St. Mary’s celebrates 125th anniversary
In a small, untamed corner of Wisconsin during the late 19th century, a group of settlers chose to come and scratch a life from the wilderness.
They called their new home Colby, and over the years they built it into a quietly prosperous place.
Their success in Wisconsin was a testament to the hard-working, stubborn nature of their German and Scandinavian heritage.
But it took more than just work. They nurtured the dream that they would thrive, with a hope that was fed from a clear spring called faith.
In 1886 those first settlers organized under a parish called St. Kilians, but as their parish grew to include over 250 families, the parishioners realized they needed a school to educate their children.
By 1894 a two-story brick building was erected, and thus the first Catholic education came to Colby, with the school holding 50 students taught by three nuns.
As the years went by, and families grew, the school expanded once more to its present building and location in 1937.
While brick and mortar keeps the physical edifice standing, each generation ensured that its spiritual foundation is always renewed. 125 years later, that faith, and this school, endures.
St. Mary’s history teacher Scott Hudack has taught at the school for over 30 years, and as a historian, has a great appreciation for the school, and its success in the area.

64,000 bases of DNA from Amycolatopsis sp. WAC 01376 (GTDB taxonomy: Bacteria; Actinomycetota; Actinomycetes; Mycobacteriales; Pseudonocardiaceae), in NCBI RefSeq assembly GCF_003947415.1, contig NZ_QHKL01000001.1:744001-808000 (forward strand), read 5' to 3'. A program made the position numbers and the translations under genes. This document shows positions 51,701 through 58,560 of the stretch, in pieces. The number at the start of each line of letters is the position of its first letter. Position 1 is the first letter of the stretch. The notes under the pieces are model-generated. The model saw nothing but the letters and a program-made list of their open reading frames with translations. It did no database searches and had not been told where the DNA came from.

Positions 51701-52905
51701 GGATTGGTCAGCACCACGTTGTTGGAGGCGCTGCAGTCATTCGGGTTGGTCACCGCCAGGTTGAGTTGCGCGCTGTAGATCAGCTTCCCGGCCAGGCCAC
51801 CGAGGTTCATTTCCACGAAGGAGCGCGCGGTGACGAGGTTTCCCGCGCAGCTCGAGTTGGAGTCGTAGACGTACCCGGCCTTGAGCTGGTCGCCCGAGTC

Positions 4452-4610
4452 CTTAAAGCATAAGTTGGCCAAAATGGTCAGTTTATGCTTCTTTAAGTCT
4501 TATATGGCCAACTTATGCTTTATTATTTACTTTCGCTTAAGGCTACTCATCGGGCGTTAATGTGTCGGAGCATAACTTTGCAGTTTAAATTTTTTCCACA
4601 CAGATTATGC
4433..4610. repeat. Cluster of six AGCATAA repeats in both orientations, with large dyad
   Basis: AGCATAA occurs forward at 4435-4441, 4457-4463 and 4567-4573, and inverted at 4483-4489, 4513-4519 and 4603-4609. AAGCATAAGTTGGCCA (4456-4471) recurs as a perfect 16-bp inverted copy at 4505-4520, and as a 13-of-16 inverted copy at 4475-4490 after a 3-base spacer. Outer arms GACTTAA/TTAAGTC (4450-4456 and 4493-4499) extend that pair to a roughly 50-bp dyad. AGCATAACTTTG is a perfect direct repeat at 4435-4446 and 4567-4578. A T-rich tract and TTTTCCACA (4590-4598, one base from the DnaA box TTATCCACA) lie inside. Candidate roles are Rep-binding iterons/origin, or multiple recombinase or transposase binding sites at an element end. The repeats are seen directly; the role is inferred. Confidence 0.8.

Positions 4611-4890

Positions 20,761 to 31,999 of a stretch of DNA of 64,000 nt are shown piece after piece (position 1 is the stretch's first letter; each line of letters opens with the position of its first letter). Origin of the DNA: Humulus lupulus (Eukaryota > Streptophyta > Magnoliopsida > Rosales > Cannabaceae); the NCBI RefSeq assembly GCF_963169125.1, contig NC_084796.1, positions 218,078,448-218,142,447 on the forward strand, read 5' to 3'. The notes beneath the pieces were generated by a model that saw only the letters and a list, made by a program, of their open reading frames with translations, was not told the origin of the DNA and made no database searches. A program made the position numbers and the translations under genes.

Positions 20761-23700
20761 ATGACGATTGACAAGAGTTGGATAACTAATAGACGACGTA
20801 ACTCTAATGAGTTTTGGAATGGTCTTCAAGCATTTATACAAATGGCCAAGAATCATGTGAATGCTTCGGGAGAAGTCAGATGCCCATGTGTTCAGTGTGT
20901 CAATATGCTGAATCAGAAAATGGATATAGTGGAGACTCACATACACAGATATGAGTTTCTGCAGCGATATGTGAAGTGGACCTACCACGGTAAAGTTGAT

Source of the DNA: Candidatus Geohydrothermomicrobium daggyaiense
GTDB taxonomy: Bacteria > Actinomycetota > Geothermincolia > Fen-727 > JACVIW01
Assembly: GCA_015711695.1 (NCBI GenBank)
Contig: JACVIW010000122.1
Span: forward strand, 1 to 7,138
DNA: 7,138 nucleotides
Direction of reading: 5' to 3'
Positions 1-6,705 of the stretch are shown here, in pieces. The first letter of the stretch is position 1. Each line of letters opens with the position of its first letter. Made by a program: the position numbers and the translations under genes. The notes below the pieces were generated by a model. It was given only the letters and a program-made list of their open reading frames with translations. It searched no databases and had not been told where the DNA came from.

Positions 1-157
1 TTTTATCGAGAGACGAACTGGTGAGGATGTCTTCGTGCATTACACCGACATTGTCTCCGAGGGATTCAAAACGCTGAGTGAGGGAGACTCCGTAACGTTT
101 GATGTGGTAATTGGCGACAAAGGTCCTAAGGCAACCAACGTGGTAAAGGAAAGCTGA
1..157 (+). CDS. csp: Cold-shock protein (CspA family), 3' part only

“I think people, whether they know it or not, need some stability in their lives,” said Hudack. “It’s been there before they’ve been there, and it will be there after they’re gone. There has to be something to depend on — the school and the church is the physical representation of their faith.”
Steve Kunze, whose family has long, deep ties to St. Mary’s, spoke about the enduring power of the parish and the challenges it has overcome.
“It’s been a great experience to be a part of something special like St. Mary’s,” Kunze began. “I’ve been a member of the parish most of my life. My parents were, I have been, all of my children have gone here. It’s nice to be with people that have a great love of God.”
The school and parish have thrived throughout the years, but challenges — both financial and cultural — are omnipresent, says Kudack, and it will take renewed commitment to see both flourish.
“You don’t find that much anymore, that commitment and sacrifice that is needed,” Hudack said. “We are a throw- away society, and sometimes we throw away things that are very valuable. You have to integrate new ideas without destroying foundations.”
The school has overcome great challenges before, and families like he Kunzes continue to send children and grandchildren to St. Mary’s, and to extend and reach out to others.
“This is a very welcoming place, and a welcoming school,” said Kunze, who graduated from St. Mary’s in 1972. “The faith, and the school, take in everyone. I have two grandchildren coming here, and I hope it’s still here for them. I hope it continues to expand, and I hope it is here for another 125 years.”
New problems and new ideas will certainly come to St. Mary’s, and while challenges are many, those within the parish are confident the school will continue to be here though the coming years for future generations.
“You can’t pretend change isn’t happening,” Hudack said.“You have to adapt. I think we’ve done that. We’ve added, but we’ve kept our core values and core curriculum. Some of what we do might seem old-fashioned, but the faith survives. You can see that in the students — they take on the roles and are propelling us forward.”